Tag Archives: holidays

Jack OWLantern

Halloween was a relatively quiet affair this year; Bubo gave herself a rather impressive sugar high and we watched monster movies and counted ourselves lucky.

When her sugar high wore off, Bubo was a grumpy owl indeed. What perked her up, though, were the pictures of the pumpkin carved by the incredibly inventive Laura Palmer Preiss of Curious Art Labs.

Terribly creative, isn’t she? And quite a whiz with a carving knife, as well.

Thank you, Leah. You perked up Bubo and you made me smile.

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Columbus Day

Oh, what a beautiful October day in Brooklyn! Bubo is preening in the garden, full from a fruitful hunt in the park last night. The rain brought a number of gourmet items out into the open for Bubo to hunt, and the cool fall air has her more ravenous than usual. (And by gourmet items, I mean rodents, dears.)

Today is a national holiday in the United States. Most states here celebrate Columbus Day, to commemorate Christopher Columbus and his “discovery” of America. Clearly, Columbus was not the first human to have knowledge of America – there were people already here and he was not even the first European to land on these fair shores. What Columbus did amounts to an excellent job of marketing and promotion – for better or for worse.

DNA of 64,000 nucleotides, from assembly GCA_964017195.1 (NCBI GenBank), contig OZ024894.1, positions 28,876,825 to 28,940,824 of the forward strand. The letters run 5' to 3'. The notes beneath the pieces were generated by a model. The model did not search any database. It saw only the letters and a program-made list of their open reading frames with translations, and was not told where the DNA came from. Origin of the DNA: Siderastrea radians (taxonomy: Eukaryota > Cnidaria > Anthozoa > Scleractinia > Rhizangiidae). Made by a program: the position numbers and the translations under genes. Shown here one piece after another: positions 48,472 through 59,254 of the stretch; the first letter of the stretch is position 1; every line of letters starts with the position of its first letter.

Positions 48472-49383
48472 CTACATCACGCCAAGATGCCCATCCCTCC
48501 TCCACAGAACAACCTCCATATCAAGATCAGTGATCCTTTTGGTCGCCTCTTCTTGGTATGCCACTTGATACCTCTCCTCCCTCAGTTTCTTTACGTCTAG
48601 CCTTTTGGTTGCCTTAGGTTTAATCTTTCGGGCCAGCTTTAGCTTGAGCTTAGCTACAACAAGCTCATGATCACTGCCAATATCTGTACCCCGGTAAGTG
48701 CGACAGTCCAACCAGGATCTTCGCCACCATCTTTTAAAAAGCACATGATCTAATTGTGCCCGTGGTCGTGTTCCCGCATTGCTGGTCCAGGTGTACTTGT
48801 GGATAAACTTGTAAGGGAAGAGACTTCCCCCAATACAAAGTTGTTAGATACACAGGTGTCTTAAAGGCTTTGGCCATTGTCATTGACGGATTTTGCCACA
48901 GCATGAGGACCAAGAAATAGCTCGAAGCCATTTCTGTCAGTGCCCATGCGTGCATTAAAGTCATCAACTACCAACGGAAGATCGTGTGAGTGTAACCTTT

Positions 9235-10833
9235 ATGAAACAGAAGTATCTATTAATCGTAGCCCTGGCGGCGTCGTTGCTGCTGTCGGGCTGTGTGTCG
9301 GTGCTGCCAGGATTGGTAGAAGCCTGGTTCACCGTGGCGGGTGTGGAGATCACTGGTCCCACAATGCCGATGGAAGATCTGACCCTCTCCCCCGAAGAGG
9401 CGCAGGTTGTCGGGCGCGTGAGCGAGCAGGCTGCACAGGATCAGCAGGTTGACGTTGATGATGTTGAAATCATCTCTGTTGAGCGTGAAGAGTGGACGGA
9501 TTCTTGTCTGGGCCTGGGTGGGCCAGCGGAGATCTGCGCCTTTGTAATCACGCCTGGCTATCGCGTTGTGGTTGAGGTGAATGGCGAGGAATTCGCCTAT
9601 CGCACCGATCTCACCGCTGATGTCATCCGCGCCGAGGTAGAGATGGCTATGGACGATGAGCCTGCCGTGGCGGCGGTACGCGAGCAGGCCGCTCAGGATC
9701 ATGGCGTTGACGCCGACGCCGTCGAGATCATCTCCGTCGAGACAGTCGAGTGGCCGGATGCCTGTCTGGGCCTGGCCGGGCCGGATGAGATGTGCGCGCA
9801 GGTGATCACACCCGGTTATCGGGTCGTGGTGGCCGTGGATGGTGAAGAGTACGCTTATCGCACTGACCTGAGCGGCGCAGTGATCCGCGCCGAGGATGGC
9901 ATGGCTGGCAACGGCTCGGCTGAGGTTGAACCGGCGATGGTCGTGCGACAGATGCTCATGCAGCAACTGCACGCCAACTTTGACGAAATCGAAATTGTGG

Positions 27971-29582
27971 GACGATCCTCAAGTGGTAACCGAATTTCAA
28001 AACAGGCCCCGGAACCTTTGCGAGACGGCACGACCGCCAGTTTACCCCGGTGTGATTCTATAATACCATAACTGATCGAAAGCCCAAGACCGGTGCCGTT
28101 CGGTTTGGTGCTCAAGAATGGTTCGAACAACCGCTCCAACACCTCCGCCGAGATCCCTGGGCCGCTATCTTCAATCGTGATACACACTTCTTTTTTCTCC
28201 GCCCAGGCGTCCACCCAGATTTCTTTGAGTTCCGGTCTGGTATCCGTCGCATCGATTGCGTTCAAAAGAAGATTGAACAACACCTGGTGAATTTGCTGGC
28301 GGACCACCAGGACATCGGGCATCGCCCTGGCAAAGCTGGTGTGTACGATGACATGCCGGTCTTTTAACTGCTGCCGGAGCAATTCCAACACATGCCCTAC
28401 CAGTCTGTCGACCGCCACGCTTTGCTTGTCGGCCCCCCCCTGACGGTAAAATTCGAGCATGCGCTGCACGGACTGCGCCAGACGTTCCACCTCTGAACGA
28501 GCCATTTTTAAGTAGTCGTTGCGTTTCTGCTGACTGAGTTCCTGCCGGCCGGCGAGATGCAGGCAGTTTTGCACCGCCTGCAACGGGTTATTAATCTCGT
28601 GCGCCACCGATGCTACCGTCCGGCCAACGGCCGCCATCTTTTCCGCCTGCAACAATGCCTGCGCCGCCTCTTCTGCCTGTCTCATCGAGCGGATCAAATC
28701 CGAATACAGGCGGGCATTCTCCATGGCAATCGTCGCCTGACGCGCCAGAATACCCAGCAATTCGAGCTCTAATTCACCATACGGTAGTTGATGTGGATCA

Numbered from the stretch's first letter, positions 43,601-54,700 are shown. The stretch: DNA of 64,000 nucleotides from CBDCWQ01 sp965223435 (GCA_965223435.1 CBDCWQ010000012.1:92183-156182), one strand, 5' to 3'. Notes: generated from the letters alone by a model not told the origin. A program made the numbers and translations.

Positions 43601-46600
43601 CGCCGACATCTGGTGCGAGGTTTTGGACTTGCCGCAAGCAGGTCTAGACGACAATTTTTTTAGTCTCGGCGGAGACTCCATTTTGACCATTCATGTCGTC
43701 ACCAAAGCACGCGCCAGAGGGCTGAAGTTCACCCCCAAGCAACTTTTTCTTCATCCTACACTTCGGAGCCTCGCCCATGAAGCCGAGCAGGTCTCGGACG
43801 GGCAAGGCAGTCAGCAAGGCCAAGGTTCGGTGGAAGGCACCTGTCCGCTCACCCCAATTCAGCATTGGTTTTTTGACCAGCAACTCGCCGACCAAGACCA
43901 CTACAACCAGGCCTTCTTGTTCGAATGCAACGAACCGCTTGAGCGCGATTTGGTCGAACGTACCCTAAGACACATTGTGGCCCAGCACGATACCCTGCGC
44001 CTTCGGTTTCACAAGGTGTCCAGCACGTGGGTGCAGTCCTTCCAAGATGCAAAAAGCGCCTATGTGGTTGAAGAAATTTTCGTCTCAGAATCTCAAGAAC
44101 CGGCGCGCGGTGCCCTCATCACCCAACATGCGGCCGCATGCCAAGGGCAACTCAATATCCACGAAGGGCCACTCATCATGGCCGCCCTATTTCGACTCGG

New York celebrates Columbus Day with an enormous parade. South Dakota, on the other hand, no longer celebrates Columbus Day on this day – those citizens celebrate Native American Day to commemorate the indigenous peoples of this land who suffered greatly due to Columbus’s marketing campaign for the New World.

There is continued controversy with this holiday; while on the one hand it celebrates the European influence in the history of the Americas (Italian-Americans celebrate heartily the positive impact Italians have had on this country), folks argue that the holiday then also celebrates the colonization and near-destruction of the indigenous peoples with little (to no) regard for their cultures and basic human rights.